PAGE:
Take Cover!!!

Brian, AKA Hound Knight, takes over no man’s land in this little vintage scene. I love the use of ice cream in this. Great Scene, Hound!

Lego World War I Fokker Tri-Plane Dr-1

10 comments on “Take Cover!!!

  1. Catsy

    I interpreted the first comment as not recognizing the Bionicle element for what it was.

    But if it’s referring to the custom fig accessories, I have no idea how to respond to that. I thought we’d gotten past looking down our noses at that stuff.

  2. Josh Post author

    I can’t tell if the first comment is serious or not, so I have to assume it is.

    There is a huge difference between clone brands that compete with Lego and the Custom Companies that supplement it. The clone brands copy Lego, for the most part. The Customs makers come out with new items.

    Most of the time that clone bricks are used, its a shortcut, in my opinion. Like in that Buzz Lightyear MOC. The Custom Companies (like Brickarms, Brickforge, etc) are filling gaps in the Lego product line. They are fans themselves. The better Lego does, the better they do. I’m sure the executives at Mega Brands, on the other hand, want to grab as much of Lego’s market share as possible.

    This is merely my opinion. You are entitled to your own. However, I have debated this topic ad infinitum (and ad nauseum) with many people and in many venues. I don’t think we need to do it again now.

  3. Josh Post author

    ^I knew what you were talking about. I referenced it in my reply.

    As far as your “fanboy” accusation goes….whatever. Not even worth my time to go there.

  4. Catsy

    Not to stir things up, Josh, but Marc has a point. It’s one he could’ve made without the antagonism and fanboy verbiage, but it’s a valid point nonetheless. When you first posted the Buzz MOC, you were judging it on nothing more than the fact that it was a skilled creation that was aesthetically pleasing–the criteria on which we should all aspire to be judged. You didn’t even notice the clone elements until someone pointed them out, and they weren’t even any kind of structural shortcut.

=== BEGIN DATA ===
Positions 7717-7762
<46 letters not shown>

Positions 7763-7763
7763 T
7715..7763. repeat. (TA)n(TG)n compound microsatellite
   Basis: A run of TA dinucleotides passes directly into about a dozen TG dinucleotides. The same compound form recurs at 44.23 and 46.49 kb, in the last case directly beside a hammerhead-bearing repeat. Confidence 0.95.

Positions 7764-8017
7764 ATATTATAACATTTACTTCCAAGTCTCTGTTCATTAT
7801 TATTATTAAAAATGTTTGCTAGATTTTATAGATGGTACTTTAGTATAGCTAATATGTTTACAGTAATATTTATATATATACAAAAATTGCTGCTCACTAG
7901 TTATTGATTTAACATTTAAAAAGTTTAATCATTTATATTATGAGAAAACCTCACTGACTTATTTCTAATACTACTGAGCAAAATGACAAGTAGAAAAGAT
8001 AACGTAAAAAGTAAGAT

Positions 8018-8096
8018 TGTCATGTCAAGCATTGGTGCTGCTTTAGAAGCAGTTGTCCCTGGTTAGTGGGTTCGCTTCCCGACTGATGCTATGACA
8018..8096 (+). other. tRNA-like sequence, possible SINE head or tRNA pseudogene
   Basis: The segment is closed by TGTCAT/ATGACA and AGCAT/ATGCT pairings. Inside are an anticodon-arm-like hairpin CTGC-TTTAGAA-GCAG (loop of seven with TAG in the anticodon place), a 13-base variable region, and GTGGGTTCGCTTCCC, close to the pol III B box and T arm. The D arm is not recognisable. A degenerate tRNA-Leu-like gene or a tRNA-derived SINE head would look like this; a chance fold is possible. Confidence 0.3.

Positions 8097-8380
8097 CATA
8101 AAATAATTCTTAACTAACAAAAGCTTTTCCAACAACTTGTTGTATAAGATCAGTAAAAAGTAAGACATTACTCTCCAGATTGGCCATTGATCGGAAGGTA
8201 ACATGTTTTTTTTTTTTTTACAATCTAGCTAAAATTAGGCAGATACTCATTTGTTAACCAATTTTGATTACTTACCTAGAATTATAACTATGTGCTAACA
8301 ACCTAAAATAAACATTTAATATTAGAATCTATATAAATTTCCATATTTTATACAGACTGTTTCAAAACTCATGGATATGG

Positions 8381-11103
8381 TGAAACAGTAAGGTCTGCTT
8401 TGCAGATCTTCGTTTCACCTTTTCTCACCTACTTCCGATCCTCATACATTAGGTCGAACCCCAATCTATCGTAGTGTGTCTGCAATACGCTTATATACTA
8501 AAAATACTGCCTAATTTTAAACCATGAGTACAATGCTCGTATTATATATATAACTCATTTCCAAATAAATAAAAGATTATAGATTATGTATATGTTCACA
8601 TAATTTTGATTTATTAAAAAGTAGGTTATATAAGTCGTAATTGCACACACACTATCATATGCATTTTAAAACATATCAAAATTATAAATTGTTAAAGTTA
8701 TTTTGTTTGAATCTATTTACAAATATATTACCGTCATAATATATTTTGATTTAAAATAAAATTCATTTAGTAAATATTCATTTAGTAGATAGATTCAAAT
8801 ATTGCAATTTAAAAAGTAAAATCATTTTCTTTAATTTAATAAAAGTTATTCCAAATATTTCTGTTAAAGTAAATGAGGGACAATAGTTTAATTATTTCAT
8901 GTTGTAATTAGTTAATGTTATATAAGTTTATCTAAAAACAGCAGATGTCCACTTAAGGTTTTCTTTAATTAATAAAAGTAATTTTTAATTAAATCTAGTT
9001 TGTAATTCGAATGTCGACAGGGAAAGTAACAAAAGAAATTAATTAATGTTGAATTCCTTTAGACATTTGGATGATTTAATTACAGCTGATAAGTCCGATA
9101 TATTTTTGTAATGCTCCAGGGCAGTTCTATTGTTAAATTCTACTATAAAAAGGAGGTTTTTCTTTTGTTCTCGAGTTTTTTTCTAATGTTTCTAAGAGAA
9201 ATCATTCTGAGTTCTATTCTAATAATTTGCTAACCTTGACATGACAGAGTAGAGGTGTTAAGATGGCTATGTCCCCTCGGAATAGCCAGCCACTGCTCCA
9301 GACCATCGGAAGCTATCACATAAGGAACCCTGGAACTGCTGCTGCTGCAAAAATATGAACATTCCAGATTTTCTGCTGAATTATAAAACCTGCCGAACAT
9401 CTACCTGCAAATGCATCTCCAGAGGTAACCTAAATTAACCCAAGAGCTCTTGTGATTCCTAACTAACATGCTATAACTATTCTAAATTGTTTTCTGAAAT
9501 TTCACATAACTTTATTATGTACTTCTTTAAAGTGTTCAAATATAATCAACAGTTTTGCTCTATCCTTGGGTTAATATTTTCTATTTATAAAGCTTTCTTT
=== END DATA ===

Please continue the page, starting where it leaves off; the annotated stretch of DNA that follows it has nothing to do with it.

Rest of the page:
In other words, your opinion about a MOC changed not because of any aesthetic or structural quality of the MOC, but because of the inclusion of non-Lego elements that you didn’t even notice at first. It’s absolutely correct to point out that your opinion was altered by realizing that there were non-Lego elements, and not by any artistic or engineering aspect of the creation.

    Given that this is a Lego blog and we’re all Lego fans, that’s a reasonable line to draw in the sand. But let’s at least be honest about the fact that it’s a judgment based on brand loyalty rather than artistic merit.

  5. Josh Post author

    ^No problem, Catsy. I don’t mind. In the original post, my intent was to provoke discussion, so you don’t have to worry about stirring the pot. However, I do think you are mistaken. I think I have been very honest. I never said that my opinion changed based on an aesthetic or structural critique. It was the use of MegaBloks that I hated. I said that in my edit of the Buzz post. The reason I felt it cheapened the MOC was that the same effect could have been done with Lego. I thought it HAD been done with Lego. The use of MegaBloks was not a “Nice Parts Use” but a shortcut instead. I asked what other people thought and several seem to have taken that personally. Why I don’t know.

    Honestly, I don’t understand why my opinion on this is such a big deal. I’m not insisting that anyone else agree with me. I merely stated my opinion and asked what others thought. However it seems that Marc is very bothered by this, since he couldn’t let it go and felt compelled to bring it back up in this unrelated post.

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